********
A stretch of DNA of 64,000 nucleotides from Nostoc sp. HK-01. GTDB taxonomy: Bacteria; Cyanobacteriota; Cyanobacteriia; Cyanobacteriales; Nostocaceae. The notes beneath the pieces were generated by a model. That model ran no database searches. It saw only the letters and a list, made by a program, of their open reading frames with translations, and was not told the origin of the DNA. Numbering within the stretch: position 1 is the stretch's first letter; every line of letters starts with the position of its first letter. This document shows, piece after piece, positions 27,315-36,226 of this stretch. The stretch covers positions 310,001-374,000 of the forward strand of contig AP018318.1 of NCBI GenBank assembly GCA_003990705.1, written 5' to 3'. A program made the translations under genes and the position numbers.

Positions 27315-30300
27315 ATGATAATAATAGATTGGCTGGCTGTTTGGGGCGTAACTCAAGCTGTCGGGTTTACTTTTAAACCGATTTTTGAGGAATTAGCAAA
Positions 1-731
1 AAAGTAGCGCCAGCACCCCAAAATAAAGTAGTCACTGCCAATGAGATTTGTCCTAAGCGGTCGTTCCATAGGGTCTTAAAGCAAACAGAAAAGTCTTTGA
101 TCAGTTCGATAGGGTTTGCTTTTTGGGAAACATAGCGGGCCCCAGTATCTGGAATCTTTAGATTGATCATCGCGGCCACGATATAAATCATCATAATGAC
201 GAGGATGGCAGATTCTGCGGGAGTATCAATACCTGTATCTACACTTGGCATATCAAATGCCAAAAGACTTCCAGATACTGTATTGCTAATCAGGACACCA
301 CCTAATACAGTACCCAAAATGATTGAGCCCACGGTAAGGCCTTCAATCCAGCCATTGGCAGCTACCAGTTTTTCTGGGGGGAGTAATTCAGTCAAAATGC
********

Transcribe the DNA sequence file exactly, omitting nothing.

A stretch of DNA of 64,000 nucleotides from Nostoc sp. HK-01. GTDB taxonomy: Bacteria; Cyanobacteriota; Cyanobacteriia; Cyanobacteriales; Nostocaceae. The notes beneath the pieces were generated by a model. That model ran no database searches. It saw only the letters and a list, made by a program, of their open reading frames with translations, and was not told the origin of the DNA. Numbering within the stretch: position 1 is the stretch's first letter; every line of letters starts with the position of its first letter. This document shows, piece after piece, positions 27,315-36,226 of this stretch. The stretch covers positions 310,001-374,000 of the forward strand of contig AP018318.1 of NCBI GenBank assembly GCA_003990705.1, written 5' to 3'. A program made the translations under genes and the position numbers.

Positions 27315-30300
27315 ATGATAATAATAGATTGGCTGGCTGTTTGGGGCGTAACTCAAGCTGTCGGGTTTACTTTTAAACCGATTTTTGAGGAATTAGCAAA
Positions 1-731
1 AAAGTAGCGCCAGCACCCCAAAATAAAGTAGTCACTGCCAATGAGATTTGTCCTAAGCGGTCGTTCCATAGGGTCTTAAAGCAAACAGAAAAGTCTTTGA
101 TCAGTTCGATAGGGTTTGCTTTTTGGGAAACATAGCGGGCCCCAGTATCTGGAATCTTTAGATTGATCATCGCGGCCACGATATAAATCATCATAATGAC
201 GAGGATGGCAGATTCTGCGGGAGTATCAATACCTGTATCTACACTTGGCATATCAAATGCCAAAAGACTTCCAGATACTGTATTGCTAATCAGGACACCA
301 CCTAATACAGTACCCAAAATGATTGAGCCCACGGTAAGGCCTTCAATCCAGCCATTGGCAGCTACCAGTTTTTCTGGGGGGAGTAATTCAGTCAAAATGC